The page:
Similar to product reviews, you need to be careful with giving product away, but this can be a very effective strategy for not only generating links but for generating revenue. [Case Study] I was working with an ecommerce site and we reached out to a bunch of bloggers and told them that we wanted to send them a gift. We didn’t ask for a review or for a link, or anything. All we told them is that we wanted to send them something.
We lied a little bit though. We didn’t just send them the product we were promoting. We sent the bloggers two products and a hand written note. The note explained how wonderful they were and that we simply wanted to give them a gift. Additionally, the note went on to say that we have included a second product for them to give away to a deserving community member any way they see fit. Finally, the note gave each blogger a unique coupon code that they could share with their community. The products were wrapped up nicely and carefully placed in the box with special packaging – we didn’t just throw the product in the box, we tried to create an experience. Though we didn’t ask for a single thing, we got some spectacular results. We generated a lot of posts about the company (containing links), but we also generated a lot of revenue. We were able to track this through the coupon codes we had passed out. As each coupon code was unique, we were able to see which bloggers produced revenue and which ones were dead weight, allowing us to see who we should continue to partner with. While this strategy worked really well for us (producing revenue and links), it is important to remember that we can’t just scale one successful tactic. We need to use each tactic, especially the ones that carry a little more risk, in moderation to create a balanced backlink profile.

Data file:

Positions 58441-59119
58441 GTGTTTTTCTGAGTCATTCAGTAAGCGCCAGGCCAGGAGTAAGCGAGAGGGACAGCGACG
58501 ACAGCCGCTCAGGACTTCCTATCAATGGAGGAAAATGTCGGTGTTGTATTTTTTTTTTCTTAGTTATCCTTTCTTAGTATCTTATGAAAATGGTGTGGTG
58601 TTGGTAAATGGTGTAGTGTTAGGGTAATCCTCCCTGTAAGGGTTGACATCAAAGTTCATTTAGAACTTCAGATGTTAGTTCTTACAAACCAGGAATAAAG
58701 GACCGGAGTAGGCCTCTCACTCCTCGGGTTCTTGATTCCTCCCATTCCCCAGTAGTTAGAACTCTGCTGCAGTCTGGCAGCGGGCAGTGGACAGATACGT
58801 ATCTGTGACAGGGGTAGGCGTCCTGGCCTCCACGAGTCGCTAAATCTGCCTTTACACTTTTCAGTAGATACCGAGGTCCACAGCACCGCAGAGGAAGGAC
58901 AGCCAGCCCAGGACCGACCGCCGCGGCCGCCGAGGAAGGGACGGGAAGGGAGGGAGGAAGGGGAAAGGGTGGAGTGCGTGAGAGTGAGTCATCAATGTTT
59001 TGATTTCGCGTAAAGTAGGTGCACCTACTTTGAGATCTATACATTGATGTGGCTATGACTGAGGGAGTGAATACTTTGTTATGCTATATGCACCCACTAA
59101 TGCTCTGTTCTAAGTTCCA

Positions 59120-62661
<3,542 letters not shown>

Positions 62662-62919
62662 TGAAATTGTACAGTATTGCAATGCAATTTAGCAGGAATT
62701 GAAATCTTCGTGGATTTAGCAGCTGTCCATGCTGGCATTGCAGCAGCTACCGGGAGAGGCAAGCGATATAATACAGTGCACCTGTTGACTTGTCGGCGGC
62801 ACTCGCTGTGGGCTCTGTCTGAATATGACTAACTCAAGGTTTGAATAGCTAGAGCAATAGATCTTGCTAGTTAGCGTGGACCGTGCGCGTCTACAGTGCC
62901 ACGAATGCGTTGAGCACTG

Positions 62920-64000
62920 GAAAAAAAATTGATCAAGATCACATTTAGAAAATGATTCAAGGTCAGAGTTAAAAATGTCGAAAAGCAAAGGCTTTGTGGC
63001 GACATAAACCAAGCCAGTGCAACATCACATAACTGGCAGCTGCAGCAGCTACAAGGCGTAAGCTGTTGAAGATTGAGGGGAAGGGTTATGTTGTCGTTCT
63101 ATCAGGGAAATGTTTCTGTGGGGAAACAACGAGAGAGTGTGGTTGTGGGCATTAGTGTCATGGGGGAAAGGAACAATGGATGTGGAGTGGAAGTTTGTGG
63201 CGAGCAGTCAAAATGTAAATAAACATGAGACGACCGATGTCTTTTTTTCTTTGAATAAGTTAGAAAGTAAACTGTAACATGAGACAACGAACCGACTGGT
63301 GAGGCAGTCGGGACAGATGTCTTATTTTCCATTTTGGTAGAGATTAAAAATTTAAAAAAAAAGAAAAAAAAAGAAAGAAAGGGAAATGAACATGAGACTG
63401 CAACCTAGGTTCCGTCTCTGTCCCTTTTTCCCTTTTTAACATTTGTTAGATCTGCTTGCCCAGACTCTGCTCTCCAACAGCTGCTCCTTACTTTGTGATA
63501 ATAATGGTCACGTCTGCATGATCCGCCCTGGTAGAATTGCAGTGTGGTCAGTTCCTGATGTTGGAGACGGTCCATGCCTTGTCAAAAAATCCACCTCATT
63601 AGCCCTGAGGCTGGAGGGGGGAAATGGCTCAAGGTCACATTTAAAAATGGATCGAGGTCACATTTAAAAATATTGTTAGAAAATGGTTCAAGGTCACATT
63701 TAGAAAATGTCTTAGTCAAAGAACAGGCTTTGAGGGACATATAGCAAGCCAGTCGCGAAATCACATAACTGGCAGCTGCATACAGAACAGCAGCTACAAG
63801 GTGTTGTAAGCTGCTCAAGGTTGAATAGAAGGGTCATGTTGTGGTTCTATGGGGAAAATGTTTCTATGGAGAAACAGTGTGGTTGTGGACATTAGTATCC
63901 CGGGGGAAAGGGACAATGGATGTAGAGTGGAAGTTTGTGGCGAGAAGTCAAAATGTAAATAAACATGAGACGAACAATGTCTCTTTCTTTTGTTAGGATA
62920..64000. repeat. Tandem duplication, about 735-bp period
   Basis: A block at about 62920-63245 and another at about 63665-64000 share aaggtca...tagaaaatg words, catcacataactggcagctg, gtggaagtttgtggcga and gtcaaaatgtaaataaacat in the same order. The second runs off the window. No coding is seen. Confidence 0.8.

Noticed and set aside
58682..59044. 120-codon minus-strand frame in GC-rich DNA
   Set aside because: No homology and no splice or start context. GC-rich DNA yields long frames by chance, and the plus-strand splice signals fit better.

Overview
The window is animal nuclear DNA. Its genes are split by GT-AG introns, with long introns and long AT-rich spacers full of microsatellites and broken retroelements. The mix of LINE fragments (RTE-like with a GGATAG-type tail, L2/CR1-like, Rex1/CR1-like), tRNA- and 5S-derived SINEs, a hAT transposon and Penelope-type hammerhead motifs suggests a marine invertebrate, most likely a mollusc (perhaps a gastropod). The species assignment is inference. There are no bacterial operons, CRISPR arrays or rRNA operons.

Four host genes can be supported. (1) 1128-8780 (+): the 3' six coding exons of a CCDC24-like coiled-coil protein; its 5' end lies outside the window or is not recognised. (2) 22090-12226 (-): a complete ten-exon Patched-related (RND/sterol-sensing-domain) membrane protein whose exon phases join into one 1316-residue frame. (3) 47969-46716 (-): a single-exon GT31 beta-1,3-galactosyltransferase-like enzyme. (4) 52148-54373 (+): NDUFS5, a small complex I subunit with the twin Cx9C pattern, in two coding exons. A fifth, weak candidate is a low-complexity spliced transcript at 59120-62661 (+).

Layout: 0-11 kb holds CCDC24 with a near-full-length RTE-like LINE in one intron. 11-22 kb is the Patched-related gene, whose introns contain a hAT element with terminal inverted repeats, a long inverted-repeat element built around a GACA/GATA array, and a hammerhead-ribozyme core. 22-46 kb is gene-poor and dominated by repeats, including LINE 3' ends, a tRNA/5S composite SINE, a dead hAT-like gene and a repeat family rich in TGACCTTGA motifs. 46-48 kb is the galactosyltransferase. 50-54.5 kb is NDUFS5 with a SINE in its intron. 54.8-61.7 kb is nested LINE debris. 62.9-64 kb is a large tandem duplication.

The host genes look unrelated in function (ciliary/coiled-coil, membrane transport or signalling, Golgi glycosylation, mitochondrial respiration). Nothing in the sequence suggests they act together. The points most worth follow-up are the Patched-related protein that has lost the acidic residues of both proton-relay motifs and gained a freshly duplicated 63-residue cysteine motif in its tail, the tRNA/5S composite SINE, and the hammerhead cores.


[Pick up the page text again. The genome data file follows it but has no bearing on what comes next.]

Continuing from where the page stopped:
Fake products are a tough tactic. Typically, they either work really well, garnering you a lot of links, or they flop, and you’ve got nothing. This strategy works by dreaming up a product, working with a designer or photographer to create images of the product, writing up an exaggerated description, and then launching it as an actual product on your site. And don’t tell people it’s fake, at least immediately. The possibility of the product being real can help generate links from the media, forums, and excited bloggers along with social shares. The two main hooks for these fake products are to either leverage the humor angle, making your product funny, or to make the product too good to be true. A few examples are:
It is important to realize that, as with any other piece of content you put on your site to attract links, you can’t just put it up on your site and the links aren’t going to rain down on you. To get traction you’re going to have to put some outreach / PR effort into this. There are a few different approaches you can use to gain some attention and visibility for your product: